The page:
• by Cliff Stoll (242915) on Friday June 06, 2014 @02:21PM (#47181593) Homepage

    It's been a quarter century since I chased down those hackers. Hard to think back that far: 2400 baud modems were rarities, BSD Unix was uncommon, and almost nobody had a pocket pager. As an astronomy postdoc (not a grad student), I ran a few Unix boxes at Lawrence Berkeley Labs. When the accounting system crashed, my reaction was curiosity: How come this isn't working? It's an attitude you get from physics -- when you don't understand something, it's a chance to do research. And oh, where it led...

    Today, of course, everything's changed: Almost nobody has a pocket pager, 2400 baud modems are a rarity, and Berkeley Unix is, uh, uncommon. What started out as a weirdness hiding in our etc/passwd file has become a multi-billion dollar business. So many stories to tell ...

    I've since tiptoed away from computer security; I now make Klein bottles and work alongside some amazing programmers at Newfield Wireless in Berkeley. Much fun debugging code and occasionally uncorking stories from when Unix was young.

    Warm cheers to m'slashdot friends,
    -Cliff

    • by cpghost (719344)

      It's been a quarter century since I chased down those hackers.

      I saw a translation of The KGB, the Computer, and Me [youtube.com] that aired back then on German TV, and it was fascinating! Great to see you here on Slashdot Cliff!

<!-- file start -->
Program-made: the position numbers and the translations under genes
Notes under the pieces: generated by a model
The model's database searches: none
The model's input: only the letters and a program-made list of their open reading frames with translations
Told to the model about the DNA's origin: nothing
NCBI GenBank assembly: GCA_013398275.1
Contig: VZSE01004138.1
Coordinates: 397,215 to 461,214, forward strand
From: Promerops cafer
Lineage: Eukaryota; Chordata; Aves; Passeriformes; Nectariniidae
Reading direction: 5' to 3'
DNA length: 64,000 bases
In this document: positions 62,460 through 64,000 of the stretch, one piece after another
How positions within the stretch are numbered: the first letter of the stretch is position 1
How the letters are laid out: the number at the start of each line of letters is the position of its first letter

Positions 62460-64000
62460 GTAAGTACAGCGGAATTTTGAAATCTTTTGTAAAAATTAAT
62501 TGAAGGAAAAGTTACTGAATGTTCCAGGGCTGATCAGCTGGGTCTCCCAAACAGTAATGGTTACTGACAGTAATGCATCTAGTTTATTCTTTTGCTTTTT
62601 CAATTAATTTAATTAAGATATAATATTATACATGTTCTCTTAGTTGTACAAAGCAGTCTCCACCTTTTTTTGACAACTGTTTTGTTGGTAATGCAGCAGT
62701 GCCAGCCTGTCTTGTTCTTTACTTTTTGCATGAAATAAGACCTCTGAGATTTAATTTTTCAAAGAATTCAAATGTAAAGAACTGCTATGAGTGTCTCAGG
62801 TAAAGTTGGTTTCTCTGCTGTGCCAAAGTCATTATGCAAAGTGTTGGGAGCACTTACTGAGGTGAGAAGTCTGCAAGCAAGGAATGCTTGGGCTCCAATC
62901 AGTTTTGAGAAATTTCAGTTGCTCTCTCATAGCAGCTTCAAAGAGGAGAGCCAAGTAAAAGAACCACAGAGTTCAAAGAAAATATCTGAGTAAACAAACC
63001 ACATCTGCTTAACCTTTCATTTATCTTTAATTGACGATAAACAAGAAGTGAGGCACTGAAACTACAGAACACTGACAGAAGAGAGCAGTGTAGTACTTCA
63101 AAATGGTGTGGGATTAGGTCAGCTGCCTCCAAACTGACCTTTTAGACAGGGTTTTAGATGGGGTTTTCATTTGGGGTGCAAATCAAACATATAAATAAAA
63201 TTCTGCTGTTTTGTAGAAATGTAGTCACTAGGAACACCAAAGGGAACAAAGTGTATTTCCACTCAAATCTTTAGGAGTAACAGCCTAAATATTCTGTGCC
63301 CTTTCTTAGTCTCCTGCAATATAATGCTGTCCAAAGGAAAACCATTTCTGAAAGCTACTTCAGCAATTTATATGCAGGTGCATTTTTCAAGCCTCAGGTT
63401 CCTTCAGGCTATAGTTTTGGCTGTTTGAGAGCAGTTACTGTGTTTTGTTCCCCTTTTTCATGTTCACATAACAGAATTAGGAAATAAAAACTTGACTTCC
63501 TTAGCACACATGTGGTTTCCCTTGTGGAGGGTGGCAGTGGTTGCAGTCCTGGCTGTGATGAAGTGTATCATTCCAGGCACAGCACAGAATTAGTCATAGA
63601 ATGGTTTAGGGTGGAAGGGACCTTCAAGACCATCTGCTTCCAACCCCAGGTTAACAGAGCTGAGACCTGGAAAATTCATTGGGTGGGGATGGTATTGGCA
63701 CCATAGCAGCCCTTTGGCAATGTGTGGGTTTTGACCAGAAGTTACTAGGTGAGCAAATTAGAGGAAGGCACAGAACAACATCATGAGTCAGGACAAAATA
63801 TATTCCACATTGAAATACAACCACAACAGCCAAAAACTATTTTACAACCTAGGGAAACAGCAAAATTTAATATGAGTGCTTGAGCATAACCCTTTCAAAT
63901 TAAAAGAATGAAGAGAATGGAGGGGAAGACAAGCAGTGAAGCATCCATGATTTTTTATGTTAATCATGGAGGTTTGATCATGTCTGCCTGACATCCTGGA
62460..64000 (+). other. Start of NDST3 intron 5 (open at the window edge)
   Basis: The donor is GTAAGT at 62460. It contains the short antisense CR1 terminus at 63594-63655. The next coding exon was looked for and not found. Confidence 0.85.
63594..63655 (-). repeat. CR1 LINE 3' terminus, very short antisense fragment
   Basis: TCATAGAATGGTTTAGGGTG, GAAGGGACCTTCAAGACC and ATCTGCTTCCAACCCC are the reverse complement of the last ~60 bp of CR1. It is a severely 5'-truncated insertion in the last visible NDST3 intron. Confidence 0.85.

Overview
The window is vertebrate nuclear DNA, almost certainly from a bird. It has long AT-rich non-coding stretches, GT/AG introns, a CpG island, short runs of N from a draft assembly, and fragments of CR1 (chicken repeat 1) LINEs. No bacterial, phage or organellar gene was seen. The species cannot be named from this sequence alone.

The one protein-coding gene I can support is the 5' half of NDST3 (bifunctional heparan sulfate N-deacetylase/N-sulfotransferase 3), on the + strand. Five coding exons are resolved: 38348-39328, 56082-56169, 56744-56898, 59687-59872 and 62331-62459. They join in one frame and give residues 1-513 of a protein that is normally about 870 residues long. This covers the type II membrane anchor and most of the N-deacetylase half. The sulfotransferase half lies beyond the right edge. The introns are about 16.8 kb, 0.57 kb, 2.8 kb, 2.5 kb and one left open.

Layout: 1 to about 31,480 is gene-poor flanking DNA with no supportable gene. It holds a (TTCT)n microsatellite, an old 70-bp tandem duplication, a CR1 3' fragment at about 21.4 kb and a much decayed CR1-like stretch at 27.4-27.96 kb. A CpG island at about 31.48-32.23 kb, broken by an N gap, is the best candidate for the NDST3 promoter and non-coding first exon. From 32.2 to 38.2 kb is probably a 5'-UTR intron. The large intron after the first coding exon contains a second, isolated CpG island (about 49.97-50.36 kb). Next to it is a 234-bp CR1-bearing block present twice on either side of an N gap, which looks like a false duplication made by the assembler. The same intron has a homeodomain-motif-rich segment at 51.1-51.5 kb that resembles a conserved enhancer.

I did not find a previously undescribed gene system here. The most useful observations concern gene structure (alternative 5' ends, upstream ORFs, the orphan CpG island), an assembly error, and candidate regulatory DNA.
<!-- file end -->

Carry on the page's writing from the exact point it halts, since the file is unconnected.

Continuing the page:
• Thanx!

        I saw a short section of the German version of that Nova show ... apparently I speak fluent German in the that version!

        Mit den besten Wünschen,
        -Cliff

    • I still remember the fascination from when I first watched The KGB, the Computer, and Me. It was many years later that I finally read The Cuckoos Egg, and I found that even more enjoyable - a fascinating story, well told. I still have it on my bookshelves today.

      I also have one of the Klein bottles - a very nifty product, entertaining and educational at the same time.

      Thank you for making such rich contributions to the world.

    • by yanyan (302849)

      Hello Cliff, awesome to see you on here. I read "The Cuckoo's Egg" at least once every two years. Never gets old and it's truly a story for the ages. :-)

  • ACM seems like a reputable publication so I was going in to it thinking I was about to read some interesting stuff, and then this happened:

    Even the time of day can be exploited. In 2013 a network attack known as NTP Amplification used Network Time Protocol servers across the Internet in a distributed denial-of-service attack. By spoofing the IP address of a requester, an ever-larger stream of packets could be aimed at a target, swamping the target's ability to respond to TCP/IP requests.

    lolwut. The time of day was not exploited, not even a little. The boneheaded "Feature" of having a command to recall a large chunk of data via unauthenticated UDP was exploited. They go on to explain a basic denial of service attack and finish it off by misusing a term as basic as TCP/IP (it doesn't matter what protocol you are using when you are the target of a DDOS, y

  • I generally don't trust anyone who says "Trust me".

  • "Trust no one." :P